September 19,2002

Baucus Statement on Congressional Oversight Group Meeting

(as prepared for delivery)

I want to welcome Ambassador Zoellick, Co-Chairman Thomas, and Members to the first meeting of the Congressional Oversight Group. I think if there is one thing that almost all Members here agree on, it’s the need for a functioning and meaningful consultation process that allows Congress and the Administration to share information and build a common agenda for trade negotiations. The Congressional Oversight Group is a key part of that process.

In the Trade Act of 2002, we included numerous directions from Congress to U.S. trade negotiators. But no single objective is as important as the unstated goal of Congress and the Executive being complete partners in trade negotiations.

In some other fields, the Bush Administration and the Congress have been in conflict over the prerogatives of both branches. I hope that international trade does not become engulfed in similar controversy.

I would remind the Administration that international trade is a unique field. The Constitution explicitly assigns responsibility for trade to Congress, not to the President.

In order to facilitate trade negotiations, Congress has agreed to delegate much of its power over international trade through the fast track process. That delegation was, of course, extremely controversial. And barring dramatic political change, fast track will likely remain controversial.

Indeed, the congressional consensus in favor of new trade agreements is weak and uncertain. If this latest grant is misused by the Administration, or if communication breaks down between Congress and the Administration, agreements negotiated under fast track are in jeopardy, and extension of this authority is unlikely. But there is a way to strengthen the partnership on trade. If the Administration embraces the Congress on trade negotiations, the partnership can be strengthened – improving prospects for future trade agreements.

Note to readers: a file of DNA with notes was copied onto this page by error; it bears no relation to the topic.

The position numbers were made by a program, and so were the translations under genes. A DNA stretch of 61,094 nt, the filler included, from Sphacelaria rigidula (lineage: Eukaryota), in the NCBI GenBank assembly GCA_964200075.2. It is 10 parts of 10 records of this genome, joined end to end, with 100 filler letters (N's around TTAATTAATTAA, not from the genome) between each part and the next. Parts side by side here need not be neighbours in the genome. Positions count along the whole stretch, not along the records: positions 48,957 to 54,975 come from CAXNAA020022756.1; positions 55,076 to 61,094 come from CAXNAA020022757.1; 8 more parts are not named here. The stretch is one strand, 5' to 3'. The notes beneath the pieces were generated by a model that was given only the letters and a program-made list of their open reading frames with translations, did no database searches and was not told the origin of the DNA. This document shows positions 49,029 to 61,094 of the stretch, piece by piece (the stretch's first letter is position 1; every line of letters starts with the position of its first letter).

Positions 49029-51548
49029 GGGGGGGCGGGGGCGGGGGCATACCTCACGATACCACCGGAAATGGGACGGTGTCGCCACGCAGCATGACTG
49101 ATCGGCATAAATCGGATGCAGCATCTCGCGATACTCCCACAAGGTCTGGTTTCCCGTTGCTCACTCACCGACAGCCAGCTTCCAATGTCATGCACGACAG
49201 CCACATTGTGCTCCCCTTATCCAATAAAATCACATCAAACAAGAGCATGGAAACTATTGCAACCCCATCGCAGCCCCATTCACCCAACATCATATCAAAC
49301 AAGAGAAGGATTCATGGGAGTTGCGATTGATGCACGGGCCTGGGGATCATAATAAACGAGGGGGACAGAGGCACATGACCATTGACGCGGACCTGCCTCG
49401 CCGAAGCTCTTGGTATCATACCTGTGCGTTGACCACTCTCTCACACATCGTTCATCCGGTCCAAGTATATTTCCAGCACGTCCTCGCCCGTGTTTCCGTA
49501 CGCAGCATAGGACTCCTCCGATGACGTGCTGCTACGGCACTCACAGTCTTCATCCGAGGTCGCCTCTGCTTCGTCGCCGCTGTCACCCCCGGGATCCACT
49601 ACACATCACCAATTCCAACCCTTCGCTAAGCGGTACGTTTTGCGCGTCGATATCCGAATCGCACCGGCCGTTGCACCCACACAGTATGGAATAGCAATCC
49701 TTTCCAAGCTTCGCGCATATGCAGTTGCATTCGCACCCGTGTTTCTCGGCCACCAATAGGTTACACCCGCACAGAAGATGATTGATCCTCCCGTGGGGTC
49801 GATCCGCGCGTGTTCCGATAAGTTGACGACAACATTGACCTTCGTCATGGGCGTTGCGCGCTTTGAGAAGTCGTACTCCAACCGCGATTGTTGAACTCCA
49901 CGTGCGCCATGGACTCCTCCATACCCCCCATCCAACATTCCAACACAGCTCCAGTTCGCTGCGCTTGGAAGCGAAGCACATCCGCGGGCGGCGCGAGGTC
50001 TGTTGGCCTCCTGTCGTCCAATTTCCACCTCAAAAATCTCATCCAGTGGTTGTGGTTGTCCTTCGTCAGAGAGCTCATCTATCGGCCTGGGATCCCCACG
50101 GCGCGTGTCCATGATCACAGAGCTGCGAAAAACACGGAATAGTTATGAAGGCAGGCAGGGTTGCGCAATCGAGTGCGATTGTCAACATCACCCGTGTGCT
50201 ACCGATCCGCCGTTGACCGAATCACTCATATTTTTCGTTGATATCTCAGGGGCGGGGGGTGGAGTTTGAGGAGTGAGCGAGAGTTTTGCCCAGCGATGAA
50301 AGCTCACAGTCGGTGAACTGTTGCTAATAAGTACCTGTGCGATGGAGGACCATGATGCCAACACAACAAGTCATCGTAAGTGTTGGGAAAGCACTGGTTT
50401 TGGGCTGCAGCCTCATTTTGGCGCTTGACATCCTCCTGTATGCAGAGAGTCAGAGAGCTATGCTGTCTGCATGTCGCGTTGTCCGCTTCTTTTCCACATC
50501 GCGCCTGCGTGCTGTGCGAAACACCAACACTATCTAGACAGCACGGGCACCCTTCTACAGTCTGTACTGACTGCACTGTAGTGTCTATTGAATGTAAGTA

The first important test of that partnership will be the guidelines that Mr. Zoellick is to develop with us in the coming weeks regarding Congressional involvement in trade negotiations. Since we are now in the drafting process, let me pass on my recommendations. First, I strongly believe that all negotiating documents – certainly all of those shared with our trading partners – should also be shared with Congress under appropriate security procedures. Second, I believe the Members of this group or their designees should be allowed, at their election, to attend all negotiating sessions – not as participants, but simply as observers. Third, consultations with the Oversight Group must not be about rubber-stamping Administration positions. There must be meaningful opportunities for the Group to provide input well before the Administration "makes up its mind."

I understand that these modest recommendations will be controversial with those who believe Congress is fundamentally not to be trusted. But frankly I have little patience for those critics. In the vast majority of cases, information shared with Congress is treated with great respect. There have been problems, but I dare say there have been more problems with leaks coming from personnel in the Administration.

In my view, this kind of information sharing is critical to creating partnership and fostering trust and, more importantly, to creating an atmosphere in which approval of trade agreements is likely, not where nail-biting final votes are inevitable.

On substance, particularly with regard to the Chilean and Singapore Free Trade Agreements, we will likely discuss several issues today. Let me add my advice at the outset. For several years there have been bitter disputes over handling labor and environmental issues in trade agreements. In the US-Jordan Agreement, a template was created for balancing competing concerns in this area. In the case of Chile and Singapore, I would urge you to follow the model of the Jordan Agreement exactly. In my opinion, changes in any direction could endanger the agreement.

On the topics of protecting U.S. trade laws and addressing investment issues, Congress has given detailed direction in the Trade Act. I urge you to follow it closely. In these areas, a negotiating mistake could doom an agreement. The vote in the Senate on the Dayton-Craig amendment should always be a reminder as these negotiations go forward.

Let me end by being very blunt. I feel a strong personal stake in the model set down in the 2002 Trade Act for negotiating new trade agreements. I am willing to work with the Administration hand-in-hand to see that model come to fruition, but I am also willing to work against you if I feel the Administration ignores the will of Congress in subsequent trade negotiations. I hope we can work together.